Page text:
18 June 2014

The Right to be Forgotten

Are Google search results about you unlawful?

If the results from a Google search on your name are not all they could be, or perhaps more than they should be, it is worth considering a new procedure available to try and rectify the situation, following a recent seismic shift in internet data protection law.

Following a 2014 judgment by the European Court of Justice, Google can now be held liable as a data controller where it unfairly processes personal data about you in the EU. As a result, Google must remove all search links about individuals which are ‘inadequate, irrelevant or excessive’, ‘not kept up to date’, or ‘kept for longer than is necessary…’ . This obligation on search providers and the ability to hold them to account has been termed the ‘right to be forgotten’.

Withers Media & Reputation and Intellectual Property & Technology teams are experienced in advising on legal remedies where false and defamatory, private and confidential or otherwise unlawful material is published online or elsewhere. The recent recognition of a right to be forgotten is an additional and potentially powerful new tool for the protection of personal reputations and privacy online.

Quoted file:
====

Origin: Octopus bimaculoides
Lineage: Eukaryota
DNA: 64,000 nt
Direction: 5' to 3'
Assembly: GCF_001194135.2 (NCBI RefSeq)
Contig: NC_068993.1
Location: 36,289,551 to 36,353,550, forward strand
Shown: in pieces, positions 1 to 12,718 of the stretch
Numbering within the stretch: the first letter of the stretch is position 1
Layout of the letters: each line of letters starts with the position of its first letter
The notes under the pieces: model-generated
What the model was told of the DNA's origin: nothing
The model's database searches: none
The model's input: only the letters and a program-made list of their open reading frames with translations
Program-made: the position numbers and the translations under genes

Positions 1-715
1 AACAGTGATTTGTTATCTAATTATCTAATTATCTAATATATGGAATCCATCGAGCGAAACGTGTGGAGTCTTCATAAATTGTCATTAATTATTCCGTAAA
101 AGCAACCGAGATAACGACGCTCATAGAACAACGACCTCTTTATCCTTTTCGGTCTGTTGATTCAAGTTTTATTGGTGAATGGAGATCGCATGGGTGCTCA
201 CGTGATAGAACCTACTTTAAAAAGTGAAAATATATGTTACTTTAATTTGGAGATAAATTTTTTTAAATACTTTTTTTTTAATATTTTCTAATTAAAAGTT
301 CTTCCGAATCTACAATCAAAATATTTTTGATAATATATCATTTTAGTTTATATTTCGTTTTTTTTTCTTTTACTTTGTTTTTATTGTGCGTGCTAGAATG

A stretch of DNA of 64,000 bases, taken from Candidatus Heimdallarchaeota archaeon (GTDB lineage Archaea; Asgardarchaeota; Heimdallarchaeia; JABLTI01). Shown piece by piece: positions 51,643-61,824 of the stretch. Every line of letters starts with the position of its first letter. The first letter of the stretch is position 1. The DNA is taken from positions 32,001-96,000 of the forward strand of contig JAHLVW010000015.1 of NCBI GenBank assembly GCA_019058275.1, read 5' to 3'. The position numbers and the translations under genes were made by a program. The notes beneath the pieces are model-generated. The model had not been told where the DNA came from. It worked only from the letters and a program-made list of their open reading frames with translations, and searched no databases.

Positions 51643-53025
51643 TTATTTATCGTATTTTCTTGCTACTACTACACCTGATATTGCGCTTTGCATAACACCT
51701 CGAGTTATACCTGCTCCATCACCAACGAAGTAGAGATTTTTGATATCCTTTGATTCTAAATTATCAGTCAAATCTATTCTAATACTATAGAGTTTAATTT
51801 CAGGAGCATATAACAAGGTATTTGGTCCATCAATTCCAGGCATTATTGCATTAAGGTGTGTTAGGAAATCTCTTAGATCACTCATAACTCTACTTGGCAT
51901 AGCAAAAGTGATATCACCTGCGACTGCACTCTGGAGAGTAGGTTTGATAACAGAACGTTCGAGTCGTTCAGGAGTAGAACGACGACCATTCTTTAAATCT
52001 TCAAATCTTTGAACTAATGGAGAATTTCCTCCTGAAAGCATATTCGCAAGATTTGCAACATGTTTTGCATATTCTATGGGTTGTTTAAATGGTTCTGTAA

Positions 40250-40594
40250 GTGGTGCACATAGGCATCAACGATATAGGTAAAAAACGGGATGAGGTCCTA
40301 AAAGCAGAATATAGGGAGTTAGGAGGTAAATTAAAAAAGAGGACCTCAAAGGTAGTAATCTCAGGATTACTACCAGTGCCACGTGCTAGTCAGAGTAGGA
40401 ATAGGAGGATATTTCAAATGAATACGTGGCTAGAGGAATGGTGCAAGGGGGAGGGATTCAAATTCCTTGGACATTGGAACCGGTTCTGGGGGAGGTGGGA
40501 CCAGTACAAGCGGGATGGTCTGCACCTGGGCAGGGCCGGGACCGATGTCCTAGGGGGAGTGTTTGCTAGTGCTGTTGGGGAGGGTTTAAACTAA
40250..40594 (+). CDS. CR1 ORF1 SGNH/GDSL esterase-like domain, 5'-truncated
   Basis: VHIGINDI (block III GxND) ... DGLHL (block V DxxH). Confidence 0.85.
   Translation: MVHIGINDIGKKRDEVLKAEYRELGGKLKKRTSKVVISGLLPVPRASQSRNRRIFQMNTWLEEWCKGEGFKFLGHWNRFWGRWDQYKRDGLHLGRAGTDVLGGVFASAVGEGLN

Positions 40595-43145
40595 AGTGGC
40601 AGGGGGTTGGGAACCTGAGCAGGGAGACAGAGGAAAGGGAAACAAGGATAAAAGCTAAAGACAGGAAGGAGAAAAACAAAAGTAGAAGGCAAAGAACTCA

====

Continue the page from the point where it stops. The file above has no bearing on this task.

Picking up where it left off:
While we wait to see how the ruling is ultimately interpreted and implemented by the UK Information Commissioner and other EU data protection regulators, web search providers in the EU should no longer return results which contain personal information that is irrelevant, out of date or plainly inaccurate. Google has also launched an online form to facilitate requests for deletion of search results that fail to comply with this requirement (which is subject to a limited public interest exemption). We will be happy to advise you further on this, on your rights and on other legal means to ensure that web search providers are responsible and balanced in the information they process and publish.


Category: Article